After we left RAGBRAI at Muscatine, Iowa, we crossed the river over into Illinois, and turned south on the Great River Road. We only saw the Mississippi once, at New Boston. Mostly we saw broad flood plain fields of corn and beans, more of the same since Nebraska. Traffic was slight and the road isolated. We were alone again.
Just down the road from New Boston, north of Oquawka, an old car passed us slowly and backed into a side road. As we rode by, the young and sickly looking man, flashed a nearly toothless grin, and held his middle finger high with both hands. That was just a little too weird; we decided it was time to turn east.
The roads have no shoulders, but the drivers seem to have been educated on how to treat bicyclists. We stopped at a highway patrol office and picked up a driver’s manual. The wording on the subject is specific and explains why bicyclists can’t always ride at the extreme right edge of the road, why motorists must be considerate. This is the best manual we’ve seen and could explain the drivers courtesy.
At a town park in Havana, on the Illinois river, we watched two tugs push a string of barges around the bend and past us in the damp air. The river is narrow and the barges coarse near, yet when they pass, there is but a whisper of water; their silence underscored by the low diesel throb of the tugs.
Later, the sun lowering and haze darkening, Claire discovered she’d lost an earring that her mother had given her. We went through our panniers, the tent and all our clothes to no avail. She headed off to the toilets, where we took bird-baths earlier, and where she hoped she might find it.
I watched her walk past the boat ramp where a fisherman unloaded a string of catfish and a good-sized snapping turtle. My Daddy told me all about snapping turtles one day when we were running grandpa’s trot-line in the Coal river, West Virginia, “You get bit by a snapping turtle, he’ll hold on until it thunders.”
She’s really hurting about loosing the earring, a simple silver hoop of no great monetary value, but great emotional value, afraid it’s gone forever, like her mother. I hurt when she hurts and there’s nothing I can do.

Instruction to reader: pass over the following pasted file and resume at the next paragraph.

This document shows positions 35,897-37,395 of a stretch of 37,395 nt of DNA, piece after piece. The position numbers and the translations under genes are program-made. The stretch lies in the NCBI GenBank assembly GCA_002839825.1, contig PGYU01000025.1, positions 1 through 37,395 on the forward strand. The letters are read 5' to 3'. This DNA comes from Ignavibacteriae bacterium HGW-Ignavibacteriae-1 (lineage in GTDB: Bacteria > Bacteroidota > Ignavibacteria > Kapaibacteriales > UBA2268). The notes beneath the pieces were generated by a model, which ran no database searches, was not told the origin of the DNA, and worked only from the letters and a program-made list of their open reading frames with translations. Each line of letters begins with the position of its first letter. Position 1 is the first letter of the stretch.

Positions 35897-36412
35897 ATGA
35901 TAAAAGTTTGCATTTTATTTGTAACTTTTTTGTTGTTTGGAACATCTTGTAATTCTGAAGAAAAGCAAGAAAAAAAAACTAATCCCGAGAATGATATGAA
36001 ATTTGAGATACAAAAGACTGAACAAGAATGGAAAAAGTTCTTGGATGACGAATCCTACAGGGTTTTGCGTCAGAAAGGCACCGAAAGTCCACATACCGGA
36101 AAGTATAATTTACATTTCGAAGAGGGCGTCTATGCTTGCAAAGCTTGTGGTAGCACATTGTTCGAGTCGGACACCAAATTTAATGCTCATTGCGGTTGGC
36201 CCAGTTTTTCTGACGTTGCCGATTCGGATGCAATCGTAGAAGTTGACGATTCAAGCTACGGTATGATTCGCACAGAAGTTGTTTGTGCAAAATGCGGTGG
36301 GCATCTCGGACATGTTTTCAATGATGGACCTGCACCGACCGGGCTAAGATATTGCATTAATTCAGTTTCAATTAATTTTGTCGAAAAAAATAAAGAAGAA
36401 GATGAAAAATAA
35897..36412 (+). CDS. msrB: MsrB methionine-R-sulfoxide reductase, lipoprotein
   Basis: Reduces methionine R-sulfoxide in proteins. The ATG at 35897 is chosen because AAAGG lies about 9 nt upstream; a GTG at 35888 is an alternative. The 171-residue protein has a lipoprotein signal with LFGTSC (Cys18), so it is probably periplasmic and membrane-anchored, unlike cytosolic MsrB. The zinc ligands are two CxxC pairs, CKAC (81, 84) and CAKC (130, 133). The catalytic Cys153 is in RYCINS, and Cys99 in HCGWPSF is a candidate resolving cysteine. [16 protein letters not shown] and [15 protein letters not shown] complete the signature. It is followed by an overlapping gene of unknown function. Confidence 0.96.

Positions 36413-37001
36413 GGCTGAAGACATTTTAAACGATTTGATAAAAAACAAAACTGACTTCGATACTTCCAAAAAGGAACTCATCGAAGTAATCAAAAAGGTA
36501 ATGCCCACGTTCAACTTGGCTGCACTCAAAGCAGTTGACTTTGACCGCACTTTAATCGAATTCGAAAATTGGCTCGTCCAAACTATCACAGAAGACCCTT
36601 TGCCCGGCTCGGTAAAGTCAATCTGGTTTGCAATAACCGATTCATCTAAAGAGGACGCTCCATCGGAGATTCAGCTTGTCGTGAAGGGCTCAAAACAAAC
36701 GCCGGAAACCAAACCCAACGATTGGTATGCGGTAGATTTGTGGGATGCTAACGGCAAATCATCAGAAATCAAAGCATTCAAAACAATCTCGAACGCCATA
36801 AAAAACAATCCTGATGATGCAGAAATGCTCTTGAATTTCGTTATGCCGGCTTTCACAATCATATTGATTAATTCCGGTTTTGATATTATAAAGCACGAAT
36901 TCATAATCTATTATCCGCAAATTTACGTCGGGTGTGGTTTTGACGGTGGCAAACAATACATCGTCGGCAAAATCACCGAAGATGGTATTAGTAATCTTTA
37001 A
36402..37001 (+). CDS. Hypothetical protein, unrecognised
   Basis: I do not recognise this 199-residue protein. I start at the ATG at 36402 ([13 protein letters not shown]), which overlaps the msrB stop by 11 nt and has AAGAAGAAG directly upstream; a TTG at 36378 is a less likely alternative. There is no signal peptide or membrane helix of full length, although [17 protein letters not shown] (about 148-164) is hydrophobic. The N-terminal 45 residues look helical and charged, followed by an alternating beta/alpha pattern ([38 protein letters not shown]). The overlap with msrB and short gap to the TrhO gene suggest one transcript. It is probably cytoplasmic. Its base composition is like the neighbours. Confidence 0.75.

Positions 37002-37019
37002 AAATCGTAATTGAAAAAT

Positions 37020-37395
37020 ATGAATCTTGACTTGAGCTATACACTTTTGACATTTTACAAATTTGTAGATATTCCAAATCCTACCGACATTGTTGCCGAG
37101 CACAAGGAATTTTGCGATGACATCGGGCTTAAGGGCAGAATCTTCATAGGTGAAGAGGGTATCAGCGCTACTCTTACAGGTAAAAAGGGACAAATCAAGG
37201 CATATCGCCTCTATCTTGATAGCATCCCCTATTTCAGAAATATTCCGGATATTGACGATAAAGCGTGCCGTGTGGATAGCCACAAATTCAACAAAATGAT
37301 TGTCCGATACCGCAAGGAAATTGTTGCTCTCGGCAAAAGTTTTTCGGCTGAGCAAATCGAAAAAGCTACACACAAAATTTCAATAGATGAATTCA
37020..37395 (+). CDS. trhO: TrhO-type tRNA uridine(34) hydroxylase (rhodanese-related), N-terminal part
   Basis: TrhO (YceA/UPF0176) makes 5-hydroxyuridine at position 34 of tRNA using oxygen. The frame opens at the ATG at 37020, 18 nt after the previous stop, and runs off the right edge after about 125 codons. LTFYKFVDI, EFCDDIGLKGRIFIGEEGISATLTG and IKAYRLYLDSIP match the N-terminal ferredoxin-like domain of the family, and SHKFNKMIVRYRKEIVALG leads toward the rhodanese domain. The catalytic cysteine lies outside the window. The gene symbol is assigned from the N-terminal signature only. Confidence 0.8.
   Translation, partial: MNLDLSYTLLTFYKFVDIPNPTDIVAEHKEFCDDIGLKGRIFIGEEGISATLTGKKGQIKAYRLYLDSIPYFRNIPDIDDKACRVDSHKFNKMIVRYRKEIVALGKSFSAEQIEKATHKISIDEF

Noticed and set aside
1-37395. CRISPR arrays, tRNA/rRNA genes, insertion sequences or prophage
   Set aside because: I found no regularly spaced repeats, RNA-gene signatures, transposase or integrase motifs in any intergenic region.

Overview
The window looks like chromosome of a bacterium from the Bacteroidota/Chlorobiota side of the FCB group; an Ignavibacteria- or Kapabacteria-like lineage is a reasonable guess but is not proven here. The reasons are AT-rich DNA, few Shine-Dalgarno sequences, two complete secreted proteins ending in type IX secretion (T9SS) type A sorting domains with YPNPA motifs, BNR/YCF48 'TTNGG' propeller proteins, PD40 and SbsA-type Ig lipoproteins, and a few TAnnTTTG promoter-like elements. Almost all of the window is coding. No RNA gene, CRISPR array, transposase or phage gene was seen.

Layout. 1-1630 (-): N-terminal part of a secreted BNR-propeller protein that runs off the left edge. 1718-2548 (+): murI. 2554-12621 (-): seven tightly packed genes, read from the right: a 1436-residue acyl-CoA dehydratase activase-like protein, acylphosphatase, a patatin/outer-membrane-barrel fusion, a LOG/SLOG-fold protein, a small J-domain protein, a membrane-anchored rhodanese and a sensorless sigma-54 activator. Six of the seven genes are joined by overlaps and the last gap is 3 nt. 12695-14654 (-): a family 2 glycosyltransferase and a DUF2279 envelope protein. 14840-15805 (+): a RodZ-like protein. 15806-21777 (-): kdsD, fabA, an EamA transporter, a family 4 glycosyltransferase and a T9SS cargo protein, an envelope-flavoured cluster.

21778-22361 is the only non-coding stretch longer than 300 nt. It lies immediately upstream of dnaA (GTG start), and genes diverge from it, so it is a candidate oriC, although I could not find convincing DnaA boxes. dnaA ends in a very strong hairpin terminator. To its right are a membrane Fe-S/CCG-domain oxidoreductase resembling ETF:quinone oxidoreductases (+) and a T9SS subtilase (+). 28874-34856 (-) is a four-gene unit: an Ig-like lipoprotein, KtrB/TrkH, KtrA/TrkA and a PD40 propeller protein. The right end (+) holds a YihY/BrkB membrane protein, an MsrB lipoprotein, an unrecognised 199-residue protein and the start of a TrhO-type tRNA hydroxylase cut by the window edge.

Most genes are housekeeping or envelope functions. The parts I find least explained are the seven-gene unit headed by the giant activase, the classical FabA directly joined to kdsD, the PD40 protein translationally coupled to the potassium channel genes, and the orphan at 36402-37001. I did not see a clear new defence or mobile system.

The still river, heavy air and a chalk-sun falling through a slate colored haze, gave a strange quality to the place.
“River town river town,” the jar flies repeated from the overhanging trees, “River town river town,” and a soft rain began to fall.
It didn’t fall from the sky, but seemed to coalesce from the humidity blanketing the river and the fields beyond. There is no sky here; river and far-bank-trees fade into the colorless haze, and the world ends there.
Claire has been gone for what seems a long time. I seldom worry about her, when, briefly, we are apart on this trip, trusting her judgment and ingenuity, but the strangeness of this place…
Our anniversary is in a few days. I am reminded of another sunset, our wedding eve, on other waters, a beach on Puget Sound near Port Townsend, Washington; a rose to blue/black north sky, peach alpenglow on the snowfields of Mount Baker, the sweep of the lighthouse just down the beach, kayaks offshore.
I was grilling a half-dozen fresh silver salmon, Claire was setting up salads and talking with friends who were drinking wine, enjoying conversation, the colors on the water, and the blending scents of garlic, tarragon, salmon and the sea.
The next day they would join us at Fort Warden chapel for our vows, just up the hill and across the parade grounds seen in the movie, An Officer And A Gentleman.
That August day was perfect, blue sky and warm for the Northwest. Men’s jackets came off just after the ceremony and we ate carrot cake and sesame seed cake in sunshine between towering firs and the sea, drank champagne, laughed and talked ourselves hoarse.